De una isla en la que vivieron Soft Machine, o en la que actuó el mismísimo Jimi Hendrix, no podríamos esperar menos que un grupo como The Wheels. Estos ‘chicos isleños’ han sabido recoger el testigo de mil y una melodías del imaginario pop transformándolas en un sonido fresco y juvenil.
Para celebrar el próximo Record Store Day de 2018, The Wheels se unen a The John Colby Sect en un siete pulgadas con dos de los temas de The Year of The Monkey: Mr.Hyde y Smoke and Colours. Dos caras, valga el guiño a Mr.Hyde, con aromas lisérgicos y evocadores, tintes glam y sonoridades actuales envueltas en flanger y reverb.
La edición del 7” está limitada a 500 unidades que estarán disponibles a partir del 21 de abril, fecha del Record Store Day este año. La portada, un collage que enfrenta ideas,formas y colores, está realizada por Antía van Weill.
The Wheels se embarcarán este año en una gira de más de 40 fechas que les llevará a recorrer todos los continentes y con la que, sin duda, alargarán las celebraciones de su particular Año del Mono.[/et_pb_text][/et_pb_column][et_pb_column type=»1_3″][et_pb_sidebar _builder_version=»3.0.76″ area=»sidebar-1″ orientation=»right» show_border=»off» background_layout=»light» /][/et_pb_column][/et_pb_row][/et_pb_section][:en][et_pb_section bb_built=»1″ fullwidth=»on» specialty=»off» _builder_version=»3.0.76″ background_image=»https://thejohncolbysect.com/wp-content/uploads/2018/01/SG-by-PB__blog.jpg» background_position=»top_left»][et_pb_fullwidth_post_title _builder_version=»3.0.76″ title=»on» meta=»off» author=»off» date=»off» categories=»off» comments=»off» featured_image=»off» featured_placement=»background» background_color=»rgba(255,255,255,0)» text_color=»light» text_background=»off» title_text_align=»center» title_text_color=»#ffffff» meta_text_align=»center» border_style=»solid» custom_padding=»5em||5em|» custom_css_main_element=»text-shadow: 1px 1px 0 #2f2a85;» use_background_color_gradient=»on» background_color_gradient_start=»rgba(255,255,255,0)» text_orientation=»center» title_font_size=»36px» title_font=»|on|||» background_color_gradient_end=»rgba(255,255,255,0)» /][/et_pb_section][et_pb_section bb_built=»1″][et_pb_row][et_pb_column type=»2_3″][et_pb_text _builder_version=»3.0.76″ background_layout=»light» border_style=»solid»]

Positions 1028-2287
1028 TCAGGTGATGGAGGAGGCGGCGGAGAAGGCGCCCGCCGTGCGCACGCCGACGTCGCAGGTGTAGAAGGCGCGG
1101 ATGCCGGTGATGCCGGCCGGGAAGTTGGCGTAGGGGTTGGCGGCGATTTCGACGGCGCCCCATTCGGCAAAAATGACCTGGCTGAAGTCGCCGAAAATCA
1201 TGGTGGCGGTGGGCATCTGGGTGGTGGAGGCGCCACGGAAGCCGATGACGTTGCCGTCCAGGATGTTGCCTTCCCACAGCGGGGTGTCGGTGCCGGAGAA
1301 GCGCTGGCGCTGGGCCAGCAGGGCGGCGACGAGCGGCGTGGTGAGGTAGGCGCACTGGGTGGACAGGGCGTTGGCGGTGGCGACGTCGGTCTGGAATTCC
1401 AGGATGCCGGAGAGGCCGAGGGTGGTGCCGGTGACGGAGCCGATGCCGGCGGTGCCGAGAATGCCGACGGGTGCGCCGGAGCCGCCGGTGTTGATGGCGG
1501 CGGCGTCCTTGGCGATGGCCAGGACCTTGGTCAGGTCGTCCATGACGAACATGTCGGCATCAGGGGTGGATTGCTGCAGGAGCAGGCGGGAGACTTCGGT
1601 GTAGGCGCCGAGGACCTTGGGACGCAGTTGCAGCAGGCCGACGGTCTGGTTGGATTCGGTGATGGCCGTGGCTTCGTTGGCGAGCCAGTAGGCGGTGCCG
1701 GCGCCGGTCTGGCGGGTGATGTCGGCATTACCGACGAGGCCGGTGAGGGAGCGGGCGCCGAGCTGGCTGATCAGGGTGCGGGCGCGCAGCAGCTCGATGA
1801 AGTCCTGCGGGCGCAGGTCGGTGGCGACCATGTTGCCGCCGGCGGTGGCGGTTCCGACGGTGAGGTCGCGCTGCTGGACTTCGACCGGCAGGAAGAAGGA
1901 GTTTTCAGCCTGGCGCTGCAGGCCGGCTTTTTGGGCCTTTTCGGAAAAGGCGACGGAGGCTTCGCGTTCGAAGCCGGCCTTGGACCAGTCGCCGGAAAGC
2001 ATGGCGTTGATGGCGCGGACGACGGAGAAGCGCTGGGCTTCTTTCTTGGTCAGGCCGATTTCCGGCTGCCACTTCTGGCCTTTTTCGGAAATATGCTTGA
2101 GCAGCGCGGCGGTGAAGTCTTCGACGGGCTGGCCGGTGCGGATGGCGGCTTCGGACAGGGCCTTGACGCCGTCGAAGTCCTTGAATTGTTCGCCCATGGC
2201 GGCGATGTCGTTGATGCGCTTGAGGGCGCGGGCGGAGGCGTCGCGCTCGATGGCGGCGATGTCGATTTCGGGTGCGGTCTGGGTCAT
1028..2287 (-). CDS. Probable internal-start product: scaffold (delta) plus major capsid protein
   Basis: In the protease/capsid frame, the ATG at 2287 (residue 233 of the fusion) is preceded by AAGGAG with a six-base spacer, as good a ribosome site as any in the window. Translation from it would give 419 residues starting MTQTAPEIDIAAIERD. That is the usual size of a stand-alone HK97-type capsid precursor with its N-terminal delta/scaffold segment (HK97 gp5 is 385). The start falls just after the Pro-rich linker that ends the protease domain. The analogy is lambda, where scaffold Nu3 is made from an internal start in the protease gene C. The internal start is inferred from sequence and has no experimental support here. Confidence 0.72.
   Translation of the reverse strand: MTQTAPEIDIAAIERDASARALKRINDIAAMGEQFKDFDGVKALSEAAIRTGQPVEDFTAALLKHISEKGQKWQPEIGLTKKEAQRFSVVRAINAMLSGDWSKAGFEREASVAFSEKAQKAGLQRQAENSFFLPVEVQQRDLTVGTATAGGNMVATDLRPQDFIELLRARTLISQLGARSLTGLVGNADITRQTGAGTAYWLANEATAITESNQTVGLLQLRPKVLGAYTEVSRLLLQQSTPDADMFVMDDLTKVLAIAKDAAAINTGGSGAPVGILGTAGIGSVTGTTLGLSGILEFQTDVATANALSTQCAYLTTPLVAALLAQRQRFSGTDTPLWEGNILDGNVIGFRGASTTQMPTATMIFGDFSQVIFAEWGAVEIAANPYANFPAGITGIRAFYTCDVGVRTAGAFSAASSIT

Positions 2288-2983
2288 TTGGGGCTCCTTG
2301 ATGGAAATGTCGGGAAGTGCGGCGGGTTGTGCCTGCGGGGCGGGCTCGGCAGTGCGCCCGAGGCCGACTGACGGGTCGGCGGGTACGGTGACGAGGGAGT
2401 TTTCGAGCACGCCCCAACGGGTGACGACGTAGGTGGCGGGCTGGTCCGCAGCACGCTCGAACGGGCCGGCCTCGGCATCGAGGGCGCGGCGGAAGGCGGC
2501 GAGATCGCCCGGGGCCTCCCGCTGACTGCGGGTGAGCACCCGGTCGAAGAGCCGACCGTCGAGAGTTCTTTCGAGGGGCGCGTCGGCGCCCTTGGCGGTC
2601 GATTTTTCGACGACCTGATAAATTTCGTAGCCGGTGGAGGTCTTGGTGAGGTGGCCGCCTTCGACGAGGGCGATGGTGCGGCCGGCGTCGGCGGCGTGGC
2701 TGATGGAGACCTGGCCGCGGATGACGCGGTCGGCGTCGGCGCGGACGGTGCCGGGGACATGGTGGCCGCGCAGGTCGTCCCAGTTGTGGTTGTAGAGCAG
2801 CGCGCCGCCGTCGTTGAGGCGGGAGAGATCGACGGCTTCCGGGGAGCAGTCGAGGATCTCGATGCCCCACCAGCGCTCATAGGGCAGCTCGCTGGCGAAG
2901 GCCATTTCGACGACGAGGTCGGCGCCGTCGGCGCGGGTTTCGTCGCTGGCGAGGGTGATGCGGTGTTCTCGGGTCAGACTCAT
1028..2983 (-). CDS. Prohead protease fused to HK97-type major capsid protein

One good thing of the social media is that you can find incredibile people to work with, as Sara Gossett. We felt in love with her watercolours when we saw the Green Seagull ‘s cover. Working with her to create Edward Devine was really easy and the result is an amazing colorist image that keeps the esence of the songs.
We sent her some questions to know her history and influences, here you can find her answers:
- How did you start painting /drawing? Do you have academic studies?
Like it goes with many people, I have been drawing ever since I was a child, so it was one of those things I started doing when I was very young and really enjoyed: drawing on pages of my grandfather’s old stationery and in notebooks in school, so as years passed I just kept doing it for myself for fun… but for whatever reason, I never considered that it could actually be something I could personally do as a «career». I think this must be a very similar thought for many people as well! We don’t think we are good enough, or maybe authority figures in our lives through the years put the idea out of our minds that the arts can be something actually pursued seriously as more than just a hobby that will always be inferior to a «real job.»
I never had any formal training or academic studies; I actually studied Art History at college and have an undergraduate degree in that. After I graduated and started working full time at a day job in an office, I felt a strong pull back to creating as an outlet and really started to feel like my own voice could be developed as something I could take seriously. When I could, I signed up for a few night classes at a local community Visual Arts Center to reacquaint myself with some structure and explore different mediums like weaving and stained glass, but the best way I have found is experimenting with what works and feels right on a personal level, which is how I really fell in love with watercolor.
- You were born in Texas but you are living in Chicago, what do you like the most of the city? if we visit you some day what place you will recommend us for sure?